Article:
Divya Jalan (Canada, AC 10′-12′)

Stereotyping is an infection, an inflammation, an itch that you don’t really think about, but one that is irritating at inconvenient times and just won’t go away. A disease that decreases potential and performance as Emily Chan (former AC student) said in her workshop during the Peace & Conflict Conference. Her workshop was about stereotypes and how to deal with their negative implications.

Not all stereotypes seem bad, in fact, a lot of the time people use them as a boundary that enables them to know what to expect in the most extreme version of a scenario. Stereotypes are like caricatures, they are exaggerated likenesses that stem from a few truthful, ‘original’ features. For example, ‘all Asians are good at math,’ it may seem like a lot of Asians are good at math, however it may just be that it’s just the ones you have met. Emily Chan talked about the pressure such a stereotype puts on an Asian student who is good at math and one who isn’t. The one who was good at math would always be under stress to achieve the best grades and this would result in a slight decrease in performance as the stress generated from stereotypes causes the slightest decrease in ability to retain knowledge and focus. For example, instead of getting 98% the student might just get 93%, yet as time goes on, the accumulation of these slight decreases in performance might just prevent you from getting into the university you wanted, or getting the job or promotion you were hoping for. For an Asian student who wasn’t fond of math, they would be under stress to continue trying to achieve the status of being the ‘best’ in math, preventing them from spending time on things they enjoy more, minimizing their potential for success. This student may also do worse at math as they may be afraid of asking questions in class and clarifying concepts they are unsure of at the risk of appearing ‘stupid.’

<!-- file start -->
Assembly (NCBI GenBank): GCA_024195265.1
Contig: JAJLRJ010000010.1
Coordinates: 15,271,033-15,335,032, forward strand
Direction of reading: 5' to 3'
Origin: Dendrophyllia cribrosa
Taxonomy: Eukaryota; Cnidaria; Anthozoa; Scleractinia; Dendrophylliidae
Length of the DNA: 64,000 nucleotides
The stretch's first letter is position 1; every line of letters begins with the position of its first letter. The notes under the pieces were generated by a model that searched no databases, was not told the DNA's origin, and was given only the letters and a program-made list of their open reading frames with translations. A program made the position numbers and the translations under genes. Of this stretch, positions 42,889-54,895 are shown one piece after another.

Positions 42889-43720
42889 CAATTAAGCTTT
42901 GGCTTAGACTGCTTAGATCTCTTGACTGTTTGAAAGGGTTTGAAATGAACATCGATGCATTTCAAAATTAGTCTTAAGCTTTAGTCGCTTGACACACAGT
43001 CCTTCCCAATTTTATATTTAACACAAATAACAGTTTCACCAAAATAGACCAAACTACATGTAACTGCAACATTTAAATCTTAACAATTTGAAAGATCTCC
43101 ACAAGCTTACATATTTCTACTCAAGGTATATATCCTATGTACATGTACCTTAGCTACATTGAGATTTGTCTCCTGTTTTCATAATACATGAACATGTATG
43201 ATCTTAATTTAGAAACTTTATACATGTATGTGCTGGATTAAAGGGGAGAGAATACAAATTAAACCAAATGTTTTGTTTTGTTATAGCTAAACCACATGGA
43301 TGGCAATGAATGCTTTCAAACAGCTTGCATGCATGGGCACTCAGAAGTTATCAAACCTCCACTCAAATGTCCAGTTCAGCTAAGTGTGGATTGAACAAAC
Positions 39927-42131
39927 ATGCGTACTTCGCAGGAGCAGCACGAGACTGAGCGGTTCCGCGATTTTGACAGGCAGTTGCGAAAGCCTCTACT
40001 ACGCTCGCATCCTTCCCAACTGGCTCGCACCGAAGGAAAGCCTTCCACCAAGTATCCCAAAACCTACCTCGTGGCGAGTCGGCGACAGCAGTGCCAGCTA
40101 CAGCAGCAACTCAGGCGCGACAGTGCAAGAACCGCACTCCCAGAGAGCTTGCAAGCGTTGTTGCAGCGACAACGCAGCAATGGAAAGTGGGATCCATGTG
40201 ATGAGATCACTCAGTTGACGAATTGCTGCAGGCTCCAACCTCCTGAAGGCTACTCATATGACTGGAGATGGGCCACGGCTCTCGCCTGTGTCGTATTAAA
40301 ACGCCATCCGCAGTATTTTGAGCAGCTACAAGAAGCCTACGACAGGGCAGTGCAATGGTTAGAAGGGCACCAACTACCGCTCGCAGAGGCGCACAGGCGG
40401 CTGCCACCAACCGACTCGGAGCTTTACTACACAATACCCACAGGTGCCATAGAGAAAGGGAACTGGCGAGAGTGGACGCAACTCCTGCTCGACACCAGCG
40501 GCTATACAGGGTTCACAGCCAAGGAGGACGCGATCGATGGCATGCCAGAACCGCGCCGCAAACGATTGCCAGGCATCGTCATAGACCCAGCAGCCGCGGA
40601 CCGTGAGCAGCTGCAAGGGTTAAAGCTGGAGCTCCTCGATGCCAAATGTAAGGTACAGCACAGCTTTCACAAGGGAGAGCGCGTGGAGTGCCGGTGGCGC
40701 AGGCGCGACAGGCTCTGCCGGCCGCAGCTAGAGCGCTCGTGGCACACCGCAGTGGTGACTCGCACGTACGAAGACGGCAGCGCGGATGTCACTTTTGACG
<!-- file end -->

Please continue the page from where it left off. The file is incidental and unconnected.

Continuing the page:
Emily Chan explained the concepts of stereotypes affecting everyone, not only do we ‘give’ stereotypes, we are also all ‘takers’ of stereotypes…no one escapes this disease of preconceptions.

Despite all of this, we can’t stop stereotypes, or prevent them forming, they can only be broken when we see for ourselves how untrue they are. For example, when we get to know a person or people belonging to what we bracket as a stereotype better. However, we can stop the impact of them on us being quite so negative; some ideas we came up with to counter the effects of stereotypes are:

1) Taking slow deep breaths or listening to relaxing music at the point where we feel most stressed out by the stereotype.

2) Having role models or people who encourage us to do what feels the most natural for us despite the stereotype.

3) In the future, encouraging others to do their best and break out of a stereotype, allowing them to know you appreciate their efforts. Placing emphasis in the positive rather than the negative.

-United Words College Student Magazine-


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